Homes on septic systems need to be especially cautious about flushing tampons or other non-flushable items.

Septic tanks are not connected to municipal sewer lines. All wastewater drains into an on-site underground tank where solids settle out. Liquid then drains to a leach field for treatment in the soil.

Flushing tampons into septic systems is problematic because the tampons do not break down and can clog the small pipes, baffles, and pumps used to move wastewater through the system.

Over time, enough accumulation of solids can cause septic system failure. Repairing or replacing a septic system is very costly.

The U.S. Environmental Protection Agency explicitly warns against flushing tampons or non-degradable items into septic systems.

Water and Sewer Pipe Materials

Some homeowners think pipes made from modern plastic materials like PVC are less prone to clogs from flushing tampons. However, this is not the case.

Tampons can get stuck or snagged in any type of drainage pipe material. Common materials used include:

  • Plastic pipes: Including PVC, ABS, and CPVC. Lightweight, durable, and cost-effective. Can have small gaps at joints where tampons get caught.
  • Copper pipes: Smooth interior resists buildup of sludge but joints and elbows can still catch debris. Corrosion prone.
  • Cast iron pipes: Heavy, durable material but seams and joints provide obstructions. Can corrode over time.
  • Concrete or clay pipes: Used in some municipal sewer mains but vulnerable to roots entering through cracks.

Tampons can clog any of these pipe types. The composition of the pipes themselves makes little difference on tampon flushability.

Are Baby Wipes Flushable?

Many people also wonder if baby wipes are flushable. The short answer is no, they are not flushable either.

Baby wipes marketed as “flushable” may go down the toilet but they do not break down. They can causes clogs and plumbing issues just like conventional tampons.

Baby wipes are designed to withstand liquid absorption without tearing. As a result, they will maintain their structure after flushing.

No matter what they are branded as, baby wipes should be disposed of in the trash rather than flushed.

Products That Are Flushable

These types of products can be flushed with minimal issues:

  • Toilet paper
  • Human waste (feces, urine, vomit)
  • Facial tissue
  • Washcloths or small hand towels

The key factors that make these flushable are that they are septic-safe, rapidly dissolving, and disposable. They break down quickly in water.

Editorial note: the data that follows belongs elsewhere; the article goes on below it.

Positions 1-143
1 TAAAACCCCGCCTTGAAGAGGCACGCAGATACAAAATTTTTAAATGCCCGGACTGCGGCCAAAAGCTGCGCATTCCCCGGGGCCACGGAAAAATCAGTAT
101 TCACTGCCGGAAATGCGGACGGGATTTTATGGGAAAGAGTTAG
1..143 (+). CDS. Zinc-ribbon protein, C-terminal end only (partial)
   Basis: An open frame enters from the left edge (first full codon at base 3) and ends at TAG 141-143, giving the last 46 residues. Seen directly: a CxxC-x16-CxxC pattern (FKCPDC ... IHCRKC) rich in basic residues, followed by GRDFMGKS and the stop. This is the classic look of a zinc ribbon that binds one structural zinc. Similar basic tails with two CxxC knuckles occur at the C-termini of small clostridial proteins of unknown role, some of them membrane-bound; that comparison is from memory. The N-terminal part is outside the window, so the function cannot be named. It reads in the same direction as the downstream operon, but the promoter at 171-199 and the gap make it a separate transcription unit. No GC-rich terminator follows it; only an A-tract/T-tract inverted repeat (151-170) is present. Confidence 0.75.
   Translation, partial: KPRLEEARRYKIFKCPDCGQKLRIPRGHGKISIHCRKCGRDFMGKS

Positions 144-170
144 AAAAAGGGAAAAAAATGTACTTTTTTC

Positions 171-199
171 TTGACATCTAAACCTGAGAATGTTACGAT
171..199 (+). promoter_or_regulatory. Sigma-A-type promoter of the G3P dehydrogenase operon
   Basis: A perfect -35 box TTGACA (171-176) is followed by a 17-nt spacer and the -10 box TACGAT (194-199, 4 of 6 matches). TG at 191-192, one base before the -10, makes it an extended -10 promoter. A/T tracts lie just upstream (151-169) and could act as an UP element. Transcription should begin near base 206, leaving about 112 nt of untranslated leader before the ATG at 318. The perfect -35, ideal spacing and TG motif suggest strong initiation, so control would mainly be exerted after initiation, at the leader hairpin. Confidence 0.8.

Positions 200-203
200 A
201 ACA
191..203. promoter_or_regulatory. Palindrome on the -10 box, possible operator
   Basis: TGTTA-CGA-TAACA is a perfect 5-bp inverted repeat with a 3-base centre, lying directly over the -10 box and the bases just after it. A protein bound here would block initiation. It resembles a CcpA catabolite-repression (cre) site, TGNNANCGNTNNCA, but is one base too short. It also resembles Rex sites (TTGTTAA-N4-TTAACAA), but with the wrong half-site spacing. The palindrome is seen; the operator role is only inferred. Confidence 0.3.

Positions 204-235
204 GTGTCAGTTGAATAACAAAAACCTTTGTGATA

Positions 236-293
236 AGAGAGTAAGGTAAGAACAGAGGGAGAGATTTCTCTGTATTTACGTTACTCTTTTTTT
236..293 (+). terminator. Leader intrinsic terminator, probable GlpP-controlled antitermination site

Use common sense when deciding what to flush. A good rule of thumb is to only flush products that are sewage system compatible and designed to dissolve rapidly in water.

Why Are Tampons Not Labeled As Non-Flushable?

While most tampon packaging recommends not flushing, some people wonder why they are not clearly labeled as non-flushable.

There are a few reasons tampon companies tend not to prominently display “do not flush” warnings:

  • They want to maintain a discreet, delicate branding image.
  • Warning labels would be at odds with marketing tampons as clean and modern.
  • Labels about flushing could raise concerns or doubts in customers.
  • Some modern “flushable” style tampons are starting to enter the market.

However, the lack of prominent warnings does not mean flushing regular tampons is okay. All major plumbing and wastewater organizations caution against flushing tampons.

Tampon Flushability FAQs

Are applicator tampons flushable?

No, plastic applicators should never be flushed. The applicator does not decompose and poses an even greater clog risk than the tampon itself.

What about tampon wrappers?

Tampon wrappers should go in the trash, not down the toilet. The slick plastic can easily slide down pipes. When wet, wrappers will cling to surfaces and clog drains.

Can I flush tampons if I have a grinder pump?

No, a grinder pump system is not designed to process non-flushable items. The tampon fibers can jam the grinder mechanism.

Are organic tampons flushable?

No, organic cotton tampons made of natural materials still take too long to decompose when flushed to avoid potential clogs.

What about just the string / removing the string?

It’s not just the absorbent material that clogs pipes – the string and stabilizing parts of a tampon also contribute to clogs. Removing the string does not make a tampon flushable.


Flushing tampons, conventional or organic, is widely discouraged. While a few specific “flushable” varieties now exist, most tampons should still be disposed of in the trash. They do not break down quickly in water and can easily get snagged in plumbing leading to clogs.

Baby wipes are also not flushable, even when labeled as such. Always put tampons, baby wipes, and other non-flushable items in the garbage, not down the toilet.